August 20, 2005
Hood River Valley cherry orchardists were hit with a “double whammy” this season when cold weather limited the number of blooms and then rain damaged the fruit.
“Some growers didn’t even harvest this year, they felt it would be putting good money after bad,” said Dana Branson, administrator of the Oregon Sweet Cherry Commission.
On Monday the Hood River County Commission stepped forward to help farmers. The board is asking Gov. Ted Kulongoski to declare the county a cherry disaster area. If Oregon’s lead official complies with that request, orchardists may be eligible for low-income emergency loans to offset next year’s operating costs.
“We’re very hopeful the governor will heed our request and we can bring relief to some of the folks devastated by their losses this year,” said Dave Meriwether, county administrator.
The Hood River Grower-Shipper Association asked the county board to take that action after surveying local packing houses. The agency discovered that heavy rains in July had left only an estimated 1,650 tons of cherries in comparison to the five-year average of 5,500 tons. That number was even lower than the 3,300 tons expected after cold weather in May and June.
“Many growers will be leaving the cherries on their trees because it is not profitable to pack when the cull rate exceeds 30 percent. We would like to see these growers have access to financial resources to aid them through this difficult time,” wrote Jean Godfrey, association director, in a June 29 update letter to the county.
Branson said about 120 cherry growers in the valley were caught by surprise with a turnaround in the weather this season. When the climate turned unusually warm in February and March, Branson said everyone was worried that blooms would arrive too early. Then the sun turned to showers for the remainder of the spring and kept bees from pollinating blossoms that managed to cling to trees.
According to Branson, the heavy rains of July arrived just as most cherries were mature and ready for harvest. Several downpours quickly turned the year into a financial loss for many lower and mid-valley farmers. Because Parkdale is at a higher elevation with a later ripening cycle, Branson said most cherry crops in that sector of the county did not sustain the same level of damage.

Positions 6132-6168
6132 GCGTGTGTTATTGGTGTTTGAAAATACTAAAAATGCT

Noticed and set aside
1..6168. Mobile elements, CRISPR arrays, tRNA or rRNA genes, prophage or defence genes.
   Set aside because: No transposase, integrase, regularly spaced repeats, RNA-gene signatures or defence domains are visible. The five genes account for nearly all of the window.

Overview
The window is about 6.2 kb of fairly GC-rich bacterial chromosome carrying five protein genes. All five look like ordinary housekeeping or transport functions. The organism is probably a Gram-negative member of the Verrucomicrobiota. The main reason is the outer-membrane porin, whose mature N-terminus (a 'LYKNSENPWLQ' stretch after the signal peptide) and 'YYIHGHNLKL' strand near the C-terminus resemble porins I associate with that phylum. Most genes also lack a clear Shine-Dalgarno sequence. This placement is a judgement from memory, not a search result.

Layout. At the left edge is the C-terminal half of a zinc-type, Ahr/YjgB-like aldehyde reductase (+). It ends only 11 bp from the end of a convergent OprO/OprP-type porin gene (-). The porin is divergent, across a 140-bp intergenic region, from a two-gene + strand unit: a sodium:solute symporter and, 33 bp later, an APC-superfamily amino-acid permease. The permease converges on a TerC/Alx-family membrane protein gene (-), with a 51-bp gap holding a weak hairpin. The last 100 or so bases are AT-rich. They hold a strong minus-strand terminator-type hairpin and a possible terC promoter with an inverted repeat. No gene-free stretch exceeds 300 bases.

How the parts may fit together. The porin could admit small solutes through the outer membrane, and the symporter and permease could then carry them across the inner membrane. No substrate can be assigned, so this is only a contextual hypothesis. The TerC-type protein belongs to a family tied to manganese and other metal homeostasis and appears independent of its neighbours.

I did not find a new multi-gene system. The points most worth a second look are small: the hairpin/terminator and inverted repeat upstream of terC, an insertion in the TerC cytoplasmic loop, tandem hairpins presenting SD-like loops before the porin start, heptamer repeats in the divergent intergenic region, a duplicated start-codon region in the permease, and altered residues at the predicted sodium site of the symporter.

Although Hood River cherry growers, as a whole, are now providing sharply less fruit to the market, Branson said shoppers will have no dearth of fruit. She said Eastern Oregon and Washington State cherry farmers did not get hit by the same storms and are able to meet consumer demand.
Branson said, even with a disaster declaration, not all Hood River County farmers will automatically qualify for government aid. According to Branson, public money will not be available unless the orchardist has sustained at least a 30 percent loss and first tried to obtain a loan from a private lender. If the growing operation is already heavily in debt, state officials could also decide not to risk taxpayer dollars on the enterprise.
Branson said it is unfortunate that anyone taking out the loan has to go into the next growing season with a debt load. That could become a real problem, she said, if next year crops is also ruined by bad weather.
“It (money) can save your bacon or it can fry your bacon, she said.
About 10 years ago, Branson and her husband, Leroy Nickerson, put 15 acres of their land into cherry production after being laid off from their jobs at Sprint. Branson acknowledges that the greatest uncertainty of farming, to date, has been weather patterns that are outside of human control.
“It’s a good life and I enjoy the work, but I didn’t really realize at first how risky it is,” she said.
Branson said 2002 was the last bad year for cherries — again due to heavy rains — but 2003 and 2004 were “okay” for production. She is hopeful that 2006 will be bountiful for growers — a gift from nature that will be greatly celebrated.